Feb 09, 2021

5 ways to advance your career in a virtual environment

Sure, there are many benefits to working from home.

You have no commute, you can work in your sweatpants and slippers, and hearing your dog snore during Zoom meetings can be surprisingly soothing.

But for those working remotely during the pandemic, many things are likely missing from your traditional work environment. There are no more spontaneous water cooler talks or coffee breaks with your co-workers that often led to new ideas. Gone are the visual cues and consistent feedback from peers and leaders that help us understand how we are performing. And those opportunities for growth and career advancement seemed to have stalled.

Three PPL leaders recently offered great advice on these topics during a virtual meeting with PPL employees. The event was hosted by PPL’s LEAD business resource group (Latino Employee Alliance for Diversity).

These types of discussions are held regularly at PPL to promote professional development and growth for employees.

Below are five tips on how to advance your career in a virtual environment from PPL’s David Arthur, vice president of federal government relations; Marlene Beers, vice president and controller and LEAD executive sponsor; and Angie Gosman, vice president of Human Resources for PPL Electric Utilities.

 

1. Drive your career growth

Angie Gosman

In the typical work environment, mentors appear. You hear them on the phone, see how they work, and
they can become a source of inspiration for you. In a virtual environment, observing mentors doesn’t
happen as often.

That’s why it’s important to reach out to others virtually and ask advice on how to handle certain work
matters or ask for feedback to help discover areas where you can improve.

“Don’t wait for mentors to appear and tap you on the shoulder,” Gosman said. “Go find them. Your

career is something you should own. You’re the driver of where you need to go.”

Gosman said employees should find trusted individuals that they can form informal mentorships with
and talk with them about how to perform tasks at work that they’re most passionate about – how to be
happiest at work.

“You have to do things that make you happy,” Gosman said. “If you’re passionate about your job, it
doesn’t become a job. Find mentors and ask them what else you could explore in your work
environment.”

Gosman also noted that advancing your career at a company doesn’t just mean moving to a higher
position – it can include lateral moves. Lateral moves help employees learn new functions, see things
more globally and develop more of a breadth of experience.

 

 

Marlene Beers

2. Create your own opportunities

Beers said one of the best ways to advance your career in a virtual environment is to perform excellent work and display leadership, and employees should be deliberate in creating new opportunities in this virtual work environment.

“One way to do that is to move something that hasn’t been moving,” Beers said. “Take something off
your manager’s desk, with their permission, and do it yourself.”

Taking the time to learn new tasks and take on more responsibility can help you grow into new roles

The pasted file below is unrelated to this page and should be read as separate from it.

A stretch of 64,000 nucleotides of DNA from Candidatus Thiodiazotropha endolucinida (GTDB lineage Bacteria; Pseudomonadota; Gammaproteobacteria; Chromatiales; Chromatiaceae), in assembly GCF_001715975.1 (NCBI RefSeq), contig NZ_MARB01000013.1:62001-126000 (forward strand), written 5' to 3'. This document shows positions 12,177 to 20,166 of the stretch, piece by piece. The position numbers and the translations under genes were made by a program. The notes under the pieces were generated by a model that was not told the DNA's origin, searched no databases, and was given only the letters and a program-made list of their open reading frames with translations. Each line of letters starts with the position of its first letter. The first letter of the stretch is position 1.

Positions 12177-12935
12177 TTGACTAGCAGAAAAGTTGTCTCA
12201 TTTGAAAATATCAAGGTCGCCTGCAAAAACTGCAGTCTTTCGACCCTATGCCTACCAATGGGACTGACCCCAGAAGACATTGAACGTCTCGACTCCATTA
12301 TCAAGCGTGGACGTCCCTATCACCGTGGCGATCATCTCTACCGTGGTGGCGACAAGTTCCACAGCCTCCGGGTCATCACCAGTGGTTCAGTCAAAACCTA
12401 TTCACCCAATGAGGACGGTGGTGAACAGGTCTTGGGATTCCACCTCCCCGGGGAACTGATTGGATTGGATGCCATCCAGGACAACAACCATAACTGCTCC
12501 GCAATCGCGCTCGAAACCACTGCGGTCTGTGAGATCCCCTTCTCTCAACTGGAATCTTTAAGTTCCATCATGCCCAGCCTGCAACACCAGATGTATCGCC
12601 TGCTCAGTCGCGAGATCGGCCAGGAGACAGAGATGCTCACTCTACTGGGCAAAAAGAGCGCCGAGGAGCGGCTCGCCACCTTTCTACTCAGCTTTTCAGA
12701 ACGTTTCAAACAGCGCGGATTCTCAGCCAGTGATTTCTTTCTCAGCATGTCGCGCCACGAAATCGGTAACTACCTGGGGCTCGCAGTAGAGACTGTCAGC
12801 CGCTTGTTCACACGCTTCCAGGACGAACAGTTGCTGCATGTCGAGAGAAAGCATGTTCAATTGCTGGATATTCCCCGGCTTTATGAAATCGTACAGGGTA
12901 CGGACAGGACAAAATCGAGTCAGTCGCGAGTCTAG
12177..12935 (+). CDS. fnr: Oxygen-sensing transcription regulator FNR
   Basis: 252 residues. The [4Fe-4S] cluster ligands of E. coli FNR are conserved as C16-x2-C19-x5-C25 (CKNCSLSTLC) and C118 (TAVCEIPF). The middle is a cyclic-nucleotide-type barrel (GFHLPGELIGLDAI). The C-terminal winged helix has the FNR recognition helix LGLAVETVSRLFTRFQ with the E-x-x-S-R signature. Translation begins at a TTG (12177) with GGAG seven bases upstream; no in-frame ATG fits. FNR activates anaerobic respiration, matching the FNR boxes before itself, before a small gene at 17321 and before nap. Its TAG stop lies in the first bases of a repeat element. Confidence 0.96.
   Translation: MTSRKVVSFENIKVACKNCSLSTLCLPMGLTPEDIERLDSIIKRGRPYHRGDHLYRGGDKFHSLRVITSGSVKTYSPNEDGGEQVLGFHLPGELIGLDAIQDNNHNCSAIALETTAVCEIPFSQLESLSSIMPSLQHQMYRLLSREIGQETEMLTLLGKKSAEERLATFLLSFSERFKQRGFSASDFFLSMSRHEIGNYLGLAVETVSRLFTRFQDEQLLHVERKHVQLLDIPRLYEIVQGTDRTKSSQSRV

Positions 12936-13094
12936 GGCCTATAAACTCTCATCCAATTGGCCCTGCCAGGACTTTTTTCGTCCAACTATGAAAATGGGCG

with your company, Beers said.

 

 

 

 

 

 

Dave Arthur

3. Create time for virtual water cooler talk with fellow employees

Impromptu conversations with other employees don’t exist as much in a virtual world. Most
conversations are focused on business topics during virtual meetings. That’s why it’s important to take
time to reconnect through virtual happy hours, lunches or even unstructured discussion times with
fellow employees to network or just share small talk.

“You have to find ways to mimic running into someone and winding up having lunch with them
unplanned,” Arthur said. “It might be out of your comfort zone, but reach out to other employees and
schedule 30 minutes to just shoot the breeze.”

 

 

 

 

4. Carve out “me time” to create balance

In many virtual work environments, the structure of a typical workday no longer exists. While most
virtual employees probably don’t miss their commutes, those drives did give workers a chance to clear
their heads and transition from work to home life. The line is much blurrier now.

Arthur said exercising or taking part in enjoyable activities after work can help create a good balance.

Gosman said employees should also look to take breaks during the day to break up the monotony of a
workday. Taking a walk during the day can help employees reenergize and refocus. Ask your manager
for guidance and flexibility. For example, Gosman said, “If the weather is good at 10 a.m. and not good
at noon, consider taking your lunch hour at 10 a.m. It doesn’t have to be structured like a typical
workday.”

5. Ask for feedback

With less face-to-face time with your boss and other employees, you might be unsure about how you’re
performing. But if you’re unsure, it’s important to seek feedback about your performance.

“Don’t be afraid to ask for feedback,” Gosman said. “It might be difficult to ask for and difficult to
receive, but if you’re unsure about how you’re performing, it’s important to ask, ‘How am I doing? How
can I do a better job? What other initiatives can I take on?’”